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which this history was taken to the cruel torture | were decorated with very pretty transparencies. of having hot earthen plates bound to his temples, If you shut your eye for a minute, they seemed and his neck was then twisted by fanatic men to open on fairy land rather than reality. The till his eyes started from their sockets ; they also hushed scene, the stillness of which was only drew several of his teeth. He now said that he broken by the pattering feet of some religious had returned to the Greek faith in consequence maiden approaching the shrine, shawled and mysof the advice of an Englishman; which so ap- terious, even here, had something very quaint peased the Turks, that they offered him a pipe, and fanciful in it. I could have stopped there and wanted to dismiss him. But he soon broke all night watching them as they passed, dropping out again, and asked for the sacrament. He also buttons(substitutes for small coin given in churchasked for some soup. Both were given to him, es) into the salver of a dingy priest, who sat in the Turks offering no opposition to the adminis- the aisle, tablet in hand, to receive orders for tering of the former. When, however, he once masses to be said for the sick or the dead. I liked more began to curse and revile the prophet, some to watch the business manner in which he raised fanatic proposed that he should be shortened by his reverend hand to get the light well upon his having an inch cut from his body every time he tablet, and adjusted his spectacles as he inscribed blasphemed, beginning at his feet. The Cadi shud- each new order from the pilgrims. At last, howdered, and interposed, saying, that such a proceed- ever, he gathered up his buttons and money, tying ing would be contrary to the law ; which provid | them in a bag; and glancing round once more in ed that a renegade should be at once put to death, vain for customers, he went his way into the sacthat the faith of Islam might not be insulted. risty. I followed his waddling figure with my Then the mob got a cord to hang him. Like eyes till the last lock of his long hair, which many other things in Turkey, this cord does not caught in the brocaded curtain, had been disenseem to have been fit for the purpose to which tangled, and he disappeared. Then, as the active it was applied ; and the struggles of the maniac individual in rusty black, whom I have mentioned were so violent that it broke. But they did hang as so busy in the ceremony of the morning, seemhim at last ; thus completing the title to martyr- ed desirous of having a few minutes' conversation dom with which he has come down to us. For with me, I indulged him. It was not difficult to three days his hanging body offended the daylight, perceive, from the tenor of his discourse, that he and the simple country folk cut off bits of his was desirous of receiving some token of my clothes for relics. After a while he was carried esteem in small change. It cost little to gratify away and buried with a great fuss ; the Turks him; and then, as the church was quite deserted, having too profound a contempt for the Greeks we marched off together. to interfere with their doings in any way. Then, after a while, application was made to the Patri- A NEWFOUNDLAND FISHERMAN. arch of Constantinople to canonize the mad house-ISOME twelve years ago, a desolate, dread, and painter ; and canonized he was. His body was ominously-named locality in Newfoundland disinterred, and mummified with great care. It is had, among its other occupants, George Harvey, wrapped up in cotton, and the head is inclosed in a worthy of sixty years' standing, born and bred a silver case. Both are shown to the devout on on the spot, who may still be one of its living the anniversary of his martyrdom. The cotton tenants, as he was then a hale and hearty man. sells well, for it is said to have worked many The particular site to which we refer is toward miracles, and to be especially beneficial in cases the south-west extremity, between the settlement of epilepsy.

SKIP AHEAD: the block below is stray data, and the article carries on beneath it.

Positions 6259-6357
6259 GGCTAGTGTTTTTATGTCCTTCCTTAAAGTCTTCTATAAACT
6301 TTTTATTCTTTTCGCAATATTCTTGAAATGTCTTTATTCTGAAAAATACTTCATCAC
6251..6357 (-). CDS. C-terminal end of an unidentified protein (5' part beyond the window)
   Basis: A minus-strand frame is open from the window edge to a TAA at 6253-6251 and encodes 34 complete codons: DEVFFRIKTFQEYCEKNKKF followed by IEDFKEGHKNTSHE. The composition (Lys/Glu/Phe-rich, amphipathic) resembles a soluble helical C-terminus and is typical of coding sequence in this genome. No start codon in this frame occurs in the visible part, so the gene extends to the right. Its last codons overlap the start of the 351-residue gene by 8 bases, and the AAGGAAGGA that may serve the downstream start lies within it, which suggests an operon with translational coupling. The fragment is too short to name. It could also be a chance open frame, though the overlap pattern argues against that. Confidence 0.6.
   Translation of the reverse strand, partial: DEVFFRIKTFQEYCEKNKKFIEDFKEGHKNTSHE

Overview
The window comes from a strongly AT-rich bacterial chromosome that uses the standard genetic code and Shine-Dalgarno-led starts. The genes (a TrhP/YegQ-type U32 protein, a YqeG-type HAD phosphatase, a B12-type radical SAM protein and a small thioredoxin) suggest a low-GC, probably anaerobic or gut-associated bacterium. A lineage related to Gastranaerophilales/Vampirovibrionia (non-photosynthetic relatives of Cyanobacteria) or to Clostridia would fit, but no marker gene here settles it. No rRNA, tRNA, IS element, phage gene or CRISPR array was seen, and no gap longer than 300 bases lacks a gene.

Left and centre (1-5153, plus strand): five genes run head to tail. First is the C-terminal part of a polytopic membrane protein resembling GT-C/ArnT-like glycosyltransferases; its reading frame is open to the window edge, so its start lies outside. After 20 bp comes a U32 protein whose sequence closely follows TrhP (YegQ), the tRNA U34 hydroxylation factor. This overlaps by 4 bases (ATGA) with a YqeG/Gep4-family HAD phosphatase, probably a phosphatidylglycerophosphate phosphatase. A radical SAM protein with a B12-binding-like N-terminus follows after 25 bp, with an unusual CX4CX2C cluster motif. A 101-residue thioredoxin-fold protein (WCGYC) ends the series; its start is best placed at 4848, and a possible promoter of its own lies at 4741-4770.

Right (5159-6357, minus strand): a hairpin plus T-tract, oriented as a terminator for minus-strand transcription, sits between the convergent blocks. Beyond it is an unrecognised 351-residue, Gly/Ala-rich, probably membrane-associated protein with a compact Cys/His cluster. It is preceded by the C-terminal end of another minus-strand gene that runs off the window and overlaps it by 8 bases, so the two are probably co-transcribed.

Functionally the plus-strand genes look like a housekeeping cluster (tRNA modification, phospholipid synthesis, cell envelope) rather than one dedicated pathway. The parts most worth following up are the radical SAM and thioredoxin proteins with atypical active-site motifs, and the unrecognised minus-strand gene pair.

of La Poile and Cape Ray, where there is a clusThe anniversary of the Martyrdom of St. The- ter of small, low, rocky islets, separated from the odore occurred on the same day as his brother's main land by a narrow channel. They are called funeral. I asked if the reputation of the saint the Dead Islands, Iles aur Morts of the French had any thing to do with the honors paid to his maps, but are portions of the dominions of Queen brother? “Yes," was the answer; "the rela- Victoria. The isles and the main shore are compostives of the saint are naturally anxious to keep ed of mica-slate and gneiss, the latter being interup his reputation, which is like a patent of no sected with enormous granite veins. Their superbility to them. None dare to offer them injury ficial aspect is the most rugged and broken imor wrong, for fear of the martyr's anger." aginable, grooved in every direction by small

For the rest, the festival of St. Theodore was valleys or ravines, and covered with round humas pretty a sight as I would wish to see. mocky knobs and hills with precipitous sides.